Paper No. 1
Presentation Time: 1:00 PM


ALLEN, Diana M., Department of Earth Sciences, Simon Fraser University, 8888 University Drive, Burnaby, BC V5A 1S6, Canada,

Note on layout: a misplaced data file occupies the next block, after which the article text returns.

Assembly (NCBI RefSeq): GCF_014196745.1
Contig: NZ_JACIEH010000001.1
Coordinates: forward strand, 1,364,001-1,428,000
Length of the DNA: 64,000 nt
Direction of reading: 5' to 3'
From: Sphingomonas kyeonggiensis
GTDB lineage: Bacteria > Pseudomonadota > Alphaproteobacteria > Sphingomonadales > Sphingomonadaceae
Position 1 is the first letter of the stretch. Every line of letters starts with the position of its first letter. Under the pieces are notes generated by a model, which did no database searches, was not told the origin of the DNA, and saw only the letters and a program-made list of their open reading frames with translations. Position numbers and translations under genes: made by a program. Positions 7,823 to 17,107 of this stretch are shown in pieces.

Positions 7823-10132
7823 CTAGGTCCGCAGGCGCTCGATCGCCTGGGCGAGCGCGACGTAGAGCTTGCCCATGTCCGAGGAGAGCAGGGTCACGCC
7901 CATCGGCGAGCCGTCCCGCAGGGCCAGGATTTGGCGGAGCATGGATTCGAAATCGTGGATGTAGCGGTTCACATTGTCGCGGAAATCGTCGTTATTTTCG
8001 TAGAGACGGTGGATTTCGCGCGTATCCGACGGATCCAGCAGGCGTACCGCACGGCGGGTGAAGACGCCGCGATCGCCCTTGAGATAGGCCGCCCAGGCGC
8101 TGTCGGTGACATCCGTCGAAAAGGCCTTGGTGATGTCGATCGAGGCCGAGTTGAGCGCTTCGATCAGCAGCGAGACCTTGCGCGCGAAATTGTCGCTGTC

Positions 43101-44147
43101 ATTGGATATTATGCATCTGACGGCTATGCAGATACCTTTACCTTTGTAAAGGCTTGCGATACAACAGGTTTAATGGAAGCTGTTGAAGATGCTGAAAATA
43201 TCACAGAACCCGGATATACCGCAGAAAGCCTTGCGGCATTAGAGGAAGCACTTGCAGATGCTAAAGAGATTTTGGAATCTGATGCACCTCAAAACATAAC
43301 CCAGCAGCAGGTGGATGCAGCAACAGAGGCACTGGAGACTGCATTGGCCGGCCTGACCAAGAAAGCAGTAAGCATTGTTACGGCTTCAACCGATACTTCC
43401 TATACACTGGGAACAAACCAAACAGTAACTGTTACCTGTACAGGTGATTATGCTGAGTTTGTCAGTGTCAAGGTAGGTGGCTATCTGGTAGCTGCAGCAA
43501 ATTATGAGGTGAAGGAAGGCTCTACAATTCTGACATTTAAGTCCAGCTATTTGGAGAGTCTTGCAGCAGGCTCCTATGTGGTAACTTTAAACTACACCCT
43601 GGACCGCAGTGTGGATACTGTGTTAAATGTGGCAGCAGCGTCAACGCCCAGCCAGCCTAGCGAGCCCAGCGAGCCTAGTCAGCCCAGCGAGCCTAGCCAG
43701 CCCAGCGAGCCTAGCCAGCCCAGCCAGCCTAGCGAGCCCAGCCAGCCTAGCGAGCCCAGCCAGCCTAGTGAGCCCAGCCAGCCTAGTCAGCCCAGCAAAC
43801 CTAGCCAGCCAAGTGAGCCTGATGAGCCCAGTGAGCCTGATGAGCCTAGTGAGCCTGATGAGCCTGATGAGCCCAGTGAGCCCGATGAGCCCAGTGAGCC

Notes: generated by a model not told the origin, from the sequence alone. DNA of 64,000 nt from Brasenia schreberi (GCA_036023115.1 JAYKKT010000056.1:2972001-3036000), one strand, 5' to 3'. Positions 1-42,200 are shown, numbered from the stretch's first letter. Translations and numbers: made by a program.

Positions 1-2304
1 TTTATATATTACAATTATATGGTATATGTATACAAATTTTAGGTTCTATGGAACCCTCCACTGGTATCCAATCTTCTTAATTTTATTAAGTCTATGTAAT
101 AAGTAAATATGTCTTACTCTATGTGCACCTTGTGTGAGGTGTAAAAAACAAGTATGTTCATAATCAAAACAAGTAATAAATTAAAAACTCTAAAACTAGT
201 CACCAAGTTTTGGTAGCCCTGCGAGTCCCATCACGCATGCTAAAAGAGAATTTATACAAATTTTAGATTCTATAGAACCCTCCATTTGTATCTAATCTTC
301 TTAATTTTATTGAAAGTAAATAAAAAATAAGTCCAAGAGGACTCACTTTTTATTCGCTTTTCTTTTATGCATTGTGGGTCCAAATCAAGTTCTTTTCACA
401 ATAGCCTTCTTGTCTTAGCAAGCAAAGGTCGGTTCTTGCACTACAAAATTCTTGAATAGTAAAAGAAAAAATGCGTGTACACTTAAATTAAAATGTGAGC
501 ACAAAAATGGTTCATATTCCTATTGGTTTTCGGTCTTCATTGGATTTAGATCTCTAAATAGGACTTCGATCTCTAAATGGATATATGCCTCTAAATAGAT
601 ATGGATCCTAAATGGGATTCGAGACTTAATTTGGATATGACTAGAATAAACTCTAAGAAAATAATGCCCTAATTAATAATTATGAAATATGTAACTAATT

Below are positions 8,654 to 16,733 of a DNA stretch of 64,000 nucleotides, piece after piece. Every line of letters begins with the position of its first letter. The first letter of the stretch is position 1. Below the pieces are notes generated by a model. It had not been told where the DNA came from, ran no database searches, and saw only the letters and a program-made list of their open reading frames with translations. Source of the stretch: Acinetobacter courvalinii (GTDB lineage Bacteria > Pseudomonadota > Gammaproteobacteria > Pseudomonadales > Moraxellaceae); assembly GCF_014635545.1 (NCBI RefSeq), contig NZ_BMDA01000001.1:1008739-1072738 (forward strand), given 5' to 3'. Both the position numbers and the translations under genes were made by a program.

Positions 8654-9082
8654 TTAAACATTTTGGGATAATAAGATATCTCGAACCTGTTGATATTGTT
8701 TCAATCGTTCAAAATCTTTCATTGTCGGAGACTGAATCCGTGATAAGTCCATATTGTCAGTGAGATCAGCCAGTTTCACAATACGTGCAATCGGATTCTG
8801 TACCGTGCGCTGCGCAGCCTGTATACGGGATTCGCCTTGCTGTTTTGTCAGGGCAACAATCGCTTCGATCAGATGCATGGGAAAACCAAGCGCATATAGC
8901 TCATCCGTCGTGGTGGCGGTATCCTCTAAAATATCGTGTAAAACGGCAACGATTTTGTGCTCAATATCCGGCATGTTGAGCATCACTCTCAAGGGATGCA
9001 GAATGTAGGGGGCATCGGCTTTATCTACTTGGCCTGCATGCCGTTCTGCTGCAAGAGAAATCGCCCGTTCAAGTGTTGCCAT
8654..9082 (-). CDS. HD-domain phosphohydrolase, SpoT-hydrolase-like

Mountain watersheds are unique high-relief environments that exhibit geological, landscape, climate, and other characteristics that are distinctive from other types of watersheds/basins. As such, they give rise to complex groundwater systems that circulate water both within the subsurface and via connections with surface water at a range of spatial and temporal scales. Mountain block groundwater flow is recognized as an important source of water for valley-bottom ecosystems and human population as well as for sustaining mountain streams through contributions to baseflow. Within the valley bottom, groundwater resources may become increasingly stressed by changes in upland processes due to climate change as well as by increased demand due to population growth and agricultural development. Thus, water management in regional mountain systems, particularly in light of future projected climate change, requires an understanding of the hydrogeological processes in mountain regions, including the complex linkages between surface and subsurface hydrology. This talk provides an overview of hydrogeological processes in mountain regions as a basis for understanding and predicting how climate change may influence water cycles and budgets. Examples from a series of British Columbia climate change impacts case studies are presented.